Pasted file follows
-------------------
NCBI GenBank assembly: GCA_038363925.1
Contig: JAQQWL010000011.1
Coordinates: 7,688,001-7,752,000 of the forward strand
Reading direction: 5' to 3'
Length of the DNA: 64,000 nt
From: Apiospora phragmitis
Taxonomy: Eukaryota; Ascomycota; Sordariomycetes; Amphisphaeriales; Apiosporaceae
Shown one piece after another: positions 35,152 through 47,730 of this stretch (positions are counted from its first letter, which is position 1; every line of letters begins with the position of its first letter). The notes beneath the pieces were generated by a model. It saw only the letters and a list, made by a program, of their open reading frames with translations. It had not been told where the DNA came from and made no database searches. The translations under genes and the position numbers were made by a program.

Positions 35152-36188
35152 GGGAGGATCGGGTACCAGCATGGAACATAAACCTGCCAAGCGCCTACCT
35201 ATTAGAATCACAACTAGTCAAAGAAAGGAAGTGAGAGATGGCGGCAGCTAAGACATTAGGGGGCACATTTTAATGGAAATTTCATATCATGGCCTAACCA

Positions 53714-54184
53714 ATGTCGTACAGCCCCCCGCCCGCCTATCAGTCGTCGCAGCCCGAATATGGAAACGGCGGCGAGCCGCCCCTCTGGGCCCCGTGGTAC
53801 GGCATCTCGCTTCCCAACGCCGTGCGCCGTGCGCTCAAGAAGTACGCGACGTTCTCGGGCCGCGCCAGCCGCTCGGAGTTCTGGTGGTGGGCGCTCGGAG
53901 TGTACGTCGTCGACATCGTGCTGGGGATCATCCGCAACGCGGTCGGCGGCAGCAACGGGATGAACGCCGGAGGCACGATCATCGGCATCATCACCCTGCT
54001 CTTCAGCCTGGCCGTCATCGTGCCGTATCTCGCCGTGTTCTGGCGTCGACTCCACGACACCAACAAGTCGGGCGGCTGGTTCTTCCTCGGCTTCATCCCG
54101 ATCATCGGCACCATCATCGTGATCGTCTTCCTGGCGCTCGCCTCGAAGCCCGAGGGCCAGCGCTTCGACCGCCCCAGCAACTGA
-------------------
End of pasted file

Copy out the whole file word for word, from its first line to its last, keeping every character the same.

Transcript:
NCBI GenBank assembly: GCA_038363925.1
Contig: JAQQWL010000011.1
Coordinates: 7,688,001-7,752,000 of the forward strand
Reading direction: 5' to 3'
Length of the DNA: 64,000 nt
From: Apiospora phragmitis
Taxonomy: Eukaryota; Ascomycota; Sordariomycetes; Amphisphaeriales; Apiosporaceae
Shown one piece after another: positions 35,152 through 47,730 of this stretch (positions are counted from its first letter, which is position 1; every line of letters begins with the position of its first letter). The notes beneath the pieces were generated by a model. It saw only the letters and a list, made by a program, of their open reading frames with translations. It had not been told where the DNA came from and made no database searches. The translations under genes and the position numbers were made by a program.

Positions 35152-36188
35152 GGGAGGATCGGGTACCAGCATGGAACATAAACCTGCCAAGCGCCTACCT
35201 ATTAGAATCACAACTAGTCAAAGAAAGGAAGTGAGAGATGGCGGCAGCTAAGACATTAGGGGGCACATTTTAATGGAAATTTCATATCATGGCCTAACCA

Positions 53714-54184
53714 ATGTCGTACAGCCCCCCGCCCGCCTATCAGTCGTCGCAGCCCGAATATGGAAACGGCGGCGAGCCGCCCCTCTGGGCCCCGTGGTAC
53801 GGCATCTCGCTTCCCAACGCCGTGCGCCGTGCGCTCAAGAAGTACGCGACGTTCTCGGGCCGCGCCAGCCGCTCGGAGTTCTGGTGGTGGGCGCTCGGAG
53901 TGTACGTCGTCGACATCGTGCTGGGGATCATCCGCAACGCGGTCGGCGGCAGCAACGGGATGAACGCCGGAGGCACGATCATCGGCATCATCACCCTGCT
54001 CTTCAGCCTGGCCGTCATCGTGCCGTATCTCGCCGTGTTCTGGCGTCGACTCCACGACACCAACAAGTCGGGCGGCTGGTTCTTCCTCGGCTTCATCCCG
54101 ATCATCGGCACCATCATCGTGATCGTCTTCCTGGCGCTCGCCTCGAAGCCCGAGGGCCAGCGCTTCGACCGCCCCAGCAACTGA